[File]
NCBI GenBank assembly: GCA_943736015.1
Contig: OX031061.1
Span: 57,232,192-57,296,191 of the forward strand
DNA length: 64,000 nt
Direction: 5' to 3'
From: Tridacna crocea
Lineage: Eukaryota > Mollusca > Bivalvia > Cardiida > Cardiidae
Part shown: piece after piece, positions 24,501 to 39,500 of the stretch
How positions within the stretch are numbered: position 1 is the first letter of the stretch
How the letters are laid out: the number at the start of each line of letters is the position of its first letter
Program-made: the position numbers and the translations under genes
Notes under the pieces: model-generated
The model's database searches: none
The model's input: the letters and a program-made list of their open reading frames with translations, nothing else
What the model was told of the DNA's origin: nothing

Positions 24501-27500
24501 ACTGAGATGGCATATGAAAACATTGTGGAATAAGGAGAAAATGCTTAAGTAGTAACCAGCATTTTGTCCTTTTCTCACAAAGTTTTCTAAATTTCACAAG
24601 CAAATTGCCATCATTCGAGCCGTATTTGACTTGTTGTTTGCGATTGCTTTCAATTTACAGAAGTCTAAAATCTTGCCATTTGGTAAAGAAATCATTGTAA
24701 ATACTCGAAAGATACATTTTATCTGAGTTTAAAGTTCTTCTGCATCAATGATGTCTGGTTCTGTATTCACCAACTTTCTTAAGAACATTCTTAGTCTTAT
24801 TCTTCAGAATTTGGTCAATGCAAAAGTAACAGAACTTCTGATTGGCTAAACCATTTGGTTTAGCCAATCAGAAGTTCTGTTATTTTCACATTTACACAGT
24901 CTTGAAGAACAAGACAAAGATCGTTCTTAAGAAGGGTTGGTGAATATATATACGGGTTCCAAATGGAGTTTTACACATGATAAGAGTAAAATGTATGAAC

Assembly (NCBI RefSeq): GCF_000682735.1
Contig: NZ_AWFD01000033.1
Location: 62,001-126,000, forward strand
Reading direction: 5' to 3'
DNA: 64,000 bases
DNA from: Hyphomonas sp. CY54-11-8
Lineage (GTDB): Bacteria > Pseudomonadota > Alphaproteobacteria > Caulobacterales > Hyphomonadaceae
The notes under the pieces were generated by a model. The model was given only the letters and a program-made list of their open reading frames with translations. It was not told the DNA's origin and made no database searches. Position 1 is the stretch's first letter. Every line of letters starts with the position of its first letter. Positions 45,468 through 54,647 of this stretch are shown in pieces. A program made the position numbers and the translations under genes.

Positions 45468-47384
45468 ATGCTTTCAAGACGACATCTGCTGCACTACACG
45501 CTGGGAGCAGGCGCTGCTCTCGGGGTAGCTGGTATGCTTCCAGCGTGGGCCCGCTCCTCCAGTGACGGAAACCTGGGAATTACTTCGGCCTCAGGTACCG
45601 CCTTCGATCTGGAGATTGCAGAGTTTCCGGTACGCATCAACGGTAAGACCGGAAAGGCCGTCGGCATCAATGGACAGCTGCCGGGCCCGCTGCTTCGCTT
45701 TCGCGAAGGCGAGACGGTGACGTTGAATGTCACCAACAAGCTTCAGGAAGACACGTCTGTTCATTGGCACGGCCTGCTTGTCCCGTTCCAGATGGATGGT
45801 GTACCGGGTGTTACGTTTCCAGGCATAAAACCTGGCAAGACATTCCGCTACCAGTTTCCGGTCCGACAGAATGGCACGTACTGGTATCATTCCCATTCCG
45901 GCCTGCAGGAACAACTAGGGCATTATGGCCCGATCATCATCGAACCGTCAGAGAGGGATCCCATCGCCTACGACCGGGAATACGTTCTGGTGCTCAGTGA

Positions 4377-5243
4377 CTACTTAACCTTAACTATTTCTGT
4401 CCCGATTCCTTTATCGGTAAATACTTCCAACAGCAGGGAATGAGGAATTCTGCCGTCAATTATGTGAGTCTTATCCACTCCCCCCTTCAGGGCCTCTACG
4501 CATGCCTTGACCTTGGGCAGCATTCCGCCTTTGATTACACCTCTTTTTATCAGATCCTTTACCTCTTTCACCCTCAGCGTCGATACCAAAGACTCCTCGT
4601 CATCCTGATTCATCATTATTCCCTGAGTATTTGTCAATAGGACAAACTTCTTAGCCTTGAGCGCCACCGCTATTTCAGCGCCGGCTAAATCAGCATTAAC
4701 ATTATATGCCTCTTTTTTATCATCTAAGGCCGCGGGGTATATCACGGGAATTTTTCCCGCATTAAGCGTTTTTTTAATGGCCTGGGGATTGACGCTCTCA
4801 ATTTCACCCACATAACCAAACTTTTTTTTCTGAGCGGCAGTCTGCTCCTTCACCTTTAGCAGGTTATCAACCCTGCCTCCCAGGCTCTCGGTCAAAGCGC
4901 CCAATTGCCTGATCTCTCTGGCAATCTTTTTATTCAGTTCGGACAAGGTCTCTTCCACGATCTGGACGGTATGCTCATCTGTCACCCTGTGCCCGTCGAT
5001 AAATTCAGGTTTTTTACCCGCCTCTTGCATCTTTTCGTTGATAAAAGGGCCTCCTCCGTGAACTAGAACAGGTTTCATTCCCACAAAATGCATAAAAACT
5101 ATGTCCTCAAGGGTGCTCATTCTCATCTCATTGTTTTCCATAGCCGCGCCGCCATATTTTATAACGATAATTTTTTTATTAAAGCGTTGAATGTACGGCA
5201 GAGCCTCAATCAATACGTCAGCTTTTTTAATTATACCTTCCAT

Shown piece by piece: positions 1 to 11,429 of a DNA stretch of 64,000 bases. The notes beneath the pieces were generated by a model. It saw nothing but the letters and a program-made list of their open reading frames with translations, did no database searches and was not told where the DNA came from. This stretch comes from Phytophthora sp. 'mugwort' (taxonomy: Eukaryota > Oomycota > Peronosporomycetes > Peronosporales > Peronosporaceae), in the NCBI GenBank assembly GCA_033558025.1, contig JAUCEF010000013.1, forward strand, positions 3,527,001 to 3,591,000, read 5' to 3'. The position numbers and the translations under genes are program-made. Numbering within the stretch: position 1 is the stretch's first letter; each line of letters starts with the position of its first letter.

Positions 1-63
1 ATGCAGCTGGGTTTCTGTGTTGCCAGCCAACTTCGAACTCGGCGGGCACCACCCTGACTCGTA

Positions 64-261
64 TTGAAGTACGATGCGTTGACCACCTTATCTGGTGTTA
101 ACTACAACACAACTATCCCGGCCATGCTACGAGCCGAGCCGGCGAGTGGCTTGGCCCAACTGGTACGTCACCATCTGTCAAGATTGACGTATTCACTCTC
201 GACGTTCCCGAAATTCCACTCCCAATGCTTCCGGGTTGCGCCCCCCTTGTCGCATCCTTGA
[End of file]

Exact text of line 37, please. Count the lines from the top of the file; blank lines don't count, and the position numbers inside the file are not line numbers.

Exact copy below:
Positions 4377-5243